I’m not going to go over the statistics about the stress and pressure in Social Work as it has already been said – by me and many a report from the Sector across the world. It is undeniable that Social Workers doing the job have been trying to do too much with too little time and too few resources, and they are suffering.

We focus on the needs of the clients and expectations of the organisations so much that the majority of Social Workers do not give the necessary attention to their own needs. They keep on striving to do the job, to live the values of their profession and deny the harm that they are inflicting on their own psychological and physiological health.

But what happens when they begin to lose hope, to lose the belief that they can be an agency for effective moral change. If all the Social Workers that are thinking about quitting their job for something less stressful actually decide to take the very reasonable and in many ways sensible decision to quit – What happens then?

Society relies on those that care to let the rest of us feel ok. What happens if we keep pushing these guys to their limit and they either break or (better still for their wellbeing) quit.  What will happen when no one responds to the terrible cases of child abuse, the neglect, the violence, the community poverty? What happens to those individuals who need societies care? And if that doesn’t raise concern for you, what happens when society fractures?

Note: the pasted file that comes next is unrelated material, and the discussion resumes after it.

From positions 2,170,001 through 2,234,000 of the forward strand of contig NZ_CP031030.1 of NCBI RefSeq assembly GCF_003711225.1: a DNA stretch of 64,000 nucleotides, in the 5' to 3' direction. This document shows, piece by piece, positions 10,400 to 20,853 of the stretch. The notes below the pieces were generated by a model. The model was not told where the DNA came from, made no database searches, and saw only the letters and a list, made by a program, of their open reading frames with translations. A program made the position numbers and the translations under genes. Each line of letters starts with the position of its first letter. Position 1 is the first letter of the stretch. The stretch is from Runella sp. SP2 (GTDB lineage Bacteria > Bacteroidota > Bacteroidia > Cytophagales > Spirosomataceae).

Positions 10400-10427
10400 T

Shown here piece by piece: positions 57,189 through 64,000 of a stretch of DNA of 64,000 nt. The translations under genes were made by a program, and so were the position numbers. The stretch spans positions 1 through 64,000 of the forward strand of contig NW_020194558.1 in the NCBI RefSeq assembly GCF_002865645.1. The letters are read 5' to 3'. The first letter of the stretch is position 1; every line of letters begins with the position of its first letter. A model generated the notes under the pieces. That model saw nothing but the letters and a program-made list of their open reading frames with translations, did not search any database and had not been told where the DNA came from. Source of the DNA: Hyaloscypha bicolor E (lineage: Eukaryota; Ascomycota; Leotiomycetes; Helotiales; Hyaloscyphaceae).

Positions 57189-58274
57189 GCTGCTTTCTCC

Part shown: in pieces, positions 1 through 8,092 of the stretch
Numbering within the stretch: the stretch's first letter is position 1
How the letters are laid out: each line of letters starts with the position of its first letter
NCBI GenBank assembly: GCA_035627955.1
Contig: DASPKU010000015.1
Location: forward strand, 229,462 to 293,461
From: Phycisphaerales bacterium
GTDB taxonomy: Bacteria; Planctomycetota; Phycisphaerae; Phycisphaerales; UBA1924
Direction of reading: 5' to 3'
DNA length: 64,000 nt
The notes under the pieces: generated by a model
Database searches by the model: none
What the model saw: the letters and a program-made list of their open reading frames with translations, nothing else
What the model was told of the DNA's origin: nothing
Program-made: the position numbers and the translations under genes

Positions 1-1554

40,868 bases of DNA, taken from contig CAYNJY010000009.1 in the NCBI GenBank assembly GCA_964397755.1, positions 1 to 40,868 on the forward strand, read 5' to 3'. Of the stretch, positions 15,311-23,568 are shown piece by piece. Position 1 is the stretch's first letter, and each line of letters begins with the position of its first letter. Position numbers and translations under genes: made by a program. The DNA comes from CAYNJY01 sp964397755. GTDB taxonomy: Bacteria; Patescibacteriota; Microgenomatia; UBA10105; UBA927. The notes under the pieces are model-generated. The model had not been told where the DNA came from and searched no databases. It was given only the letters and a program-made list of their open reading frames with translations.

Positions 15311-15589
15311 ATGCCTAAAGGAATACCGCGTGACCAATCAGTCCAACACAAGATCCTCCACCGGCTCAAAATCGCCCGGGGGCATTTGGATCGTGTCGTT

We don’t want to know what it is like when the carers’ stop being able to care. Because it will affect everyone, not just the Social Workers and the clients. When the Social Workers lose hope, we are all at risk.

We are not martyrs. The social workers worldwide should not be putting their health at risk to keep propping up a broken system. I loved my profession but in the end it made me ill. I kept on doing what I thought I had to do. I had warped my beliefs that I had to keep on going, to support the staff who were also desperately trying to keep going, and I was still driven by a belief that it was my civic duty to work to seek to try to make a difference.

There are things you can do to support yourself better, to prioritise your own needs and stand up for your wellbeing within your workplace. But if in the end the work you are trying to do is making you ill – you owe it to yourself and the future Social Workers coming up to make a change.

We have to rewrite the story – let me put it this way. By not attending to my needs, I became a client of the system, I added to someone else’s caseload. Looking back now with clarity – that was madness.

This article was inspired by a an episode of ‘The Social Work Tutor’ Podcast – tune in to listen at https://socialworktutor.podbean.com/e/is-social-work-at-breaking-point/